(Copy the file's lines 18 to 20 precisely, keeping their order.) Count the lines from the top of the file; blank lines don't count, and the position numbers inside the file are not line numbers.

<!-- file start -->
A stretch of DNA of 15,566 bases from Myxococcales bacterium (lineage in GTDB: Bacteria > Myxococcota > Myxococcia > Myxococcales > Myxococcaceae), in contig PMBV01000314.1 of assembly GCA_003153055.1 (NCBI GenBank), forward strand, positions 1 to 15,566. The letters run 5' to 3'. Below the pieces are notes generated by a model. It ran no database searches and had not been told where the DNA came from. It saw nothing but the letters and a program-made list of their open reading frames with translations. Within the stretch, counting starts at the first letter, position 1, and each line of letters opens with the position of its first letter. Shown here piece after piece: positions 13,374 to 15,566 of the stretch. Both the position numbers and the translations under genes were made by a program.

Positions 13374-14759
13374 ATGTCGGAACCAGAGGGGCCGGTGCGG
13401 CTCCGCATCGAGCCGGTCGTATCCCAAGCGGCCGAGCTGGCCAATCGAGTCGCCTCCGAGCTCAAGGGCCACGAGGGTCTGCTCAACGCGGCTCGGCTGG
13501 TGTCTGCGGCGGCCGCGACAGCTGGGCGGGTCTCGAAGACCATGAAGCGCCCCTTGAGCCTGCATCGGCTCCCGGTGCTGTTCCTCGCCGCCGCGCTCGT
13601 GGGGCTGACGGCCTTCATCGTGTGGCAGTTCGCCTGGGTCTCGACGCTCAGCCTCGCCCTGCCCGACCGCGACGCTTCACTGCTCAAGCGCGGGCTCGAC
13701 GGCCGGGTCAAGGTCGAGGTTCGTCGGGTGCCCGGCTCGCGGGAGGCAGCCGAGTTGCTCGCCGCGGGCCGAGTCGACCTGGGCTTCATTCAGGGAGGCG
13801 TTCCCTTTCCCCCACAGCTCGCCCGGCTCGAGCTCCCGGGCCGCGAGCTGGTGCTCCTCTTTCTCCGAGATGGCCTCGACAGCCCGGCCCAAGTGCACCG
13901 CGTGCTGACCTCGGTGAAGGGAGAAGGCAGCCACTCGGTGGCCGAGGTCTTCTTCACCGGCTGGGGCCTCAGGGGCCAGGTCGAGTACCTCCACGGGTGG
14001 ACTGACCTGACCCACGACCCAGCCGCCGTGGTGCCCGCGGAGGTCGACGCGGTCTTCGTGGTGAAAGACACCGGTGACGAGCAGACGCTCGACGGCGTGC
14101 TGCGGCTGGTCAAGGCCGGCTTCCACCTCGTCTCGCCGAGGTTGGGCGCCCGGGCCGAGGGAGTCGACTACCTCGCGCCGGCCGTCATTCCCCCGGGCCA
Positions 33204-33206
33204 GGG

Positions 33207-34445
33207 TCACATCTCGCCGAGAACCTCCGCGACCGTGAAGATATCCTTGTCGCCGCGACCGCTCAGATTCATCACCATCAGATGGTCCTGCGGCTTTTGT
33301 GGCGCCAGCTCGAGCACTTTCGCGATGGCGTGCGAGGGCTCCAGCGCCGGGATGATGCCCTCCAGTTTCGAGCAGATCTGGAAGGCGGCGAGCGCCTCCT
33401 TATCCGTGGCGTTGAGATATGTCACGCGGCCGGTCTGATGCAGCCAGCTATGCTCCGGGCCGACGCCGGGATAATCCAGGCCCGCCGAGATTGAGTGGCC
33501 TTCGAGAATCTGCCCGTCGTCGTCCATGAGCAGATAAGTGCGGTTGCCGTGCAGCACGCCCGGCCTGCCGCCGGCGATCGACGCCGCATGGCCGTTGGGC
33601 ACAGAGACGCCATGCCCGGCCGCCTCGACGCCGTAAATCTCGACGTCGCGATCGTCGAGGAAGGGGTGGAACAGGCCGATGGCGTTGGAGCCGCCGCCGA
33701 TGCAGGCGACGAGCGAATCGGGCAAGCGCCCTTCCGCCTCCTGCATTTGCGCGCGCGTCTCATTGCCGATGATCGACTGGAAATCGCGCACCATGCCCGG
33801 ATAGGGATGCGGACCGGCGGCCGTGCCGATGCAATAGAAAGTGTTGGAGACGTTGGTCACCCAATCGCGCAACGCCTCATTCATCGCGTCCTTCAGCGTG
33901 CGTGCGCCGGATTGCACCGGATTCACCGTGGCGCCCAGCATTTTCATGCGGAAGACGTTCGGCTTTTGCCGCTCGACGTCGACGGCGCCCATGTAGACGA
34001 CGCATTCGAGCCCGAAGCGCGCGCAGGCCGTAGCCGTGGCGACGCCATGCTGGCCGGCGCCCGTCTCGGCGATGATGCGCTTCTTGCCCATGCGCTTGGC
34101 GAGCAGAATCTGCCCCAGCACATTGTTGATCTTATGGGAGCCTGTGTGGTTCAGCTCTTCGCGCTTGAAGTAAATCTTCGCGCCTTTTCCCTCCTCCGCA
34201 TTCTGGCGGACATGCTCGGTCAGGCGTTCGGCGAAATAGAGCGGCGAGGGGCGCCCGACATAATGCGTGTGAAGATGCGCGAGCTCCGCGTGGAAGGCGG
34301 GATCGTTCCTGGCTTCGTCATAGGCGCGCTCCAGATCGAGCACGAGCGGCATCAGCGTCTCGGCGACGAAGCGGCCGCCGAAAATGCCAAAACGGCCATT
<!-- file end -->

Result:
33501 TTCGAGAATCTGCCCGTCGTCGTCCATGAGCAGATAAGTGCGGTTGCCGTGCAGCACGCCCGGCCTGCCGCCGGCGATCGACGCCGCATGGCCGTTGGGC
33601 ACAGAGACGCCATGCCCGGCCGCCTCGACGCCGTAAATCTCGACGTCGCGATCGTCGAGGAAGGGGTGGAACAGGCCGATGGCGTTGGAGCCGCCGCCGA
33701 TGCAGGCGACGAGCGAATCGGGCAAGCGCCCTTCCGCCTCCTGCATTTGCGCGCGCGTCTCATTGCCGATGATCGACTGGAAATCGCGCACCATGCCCGG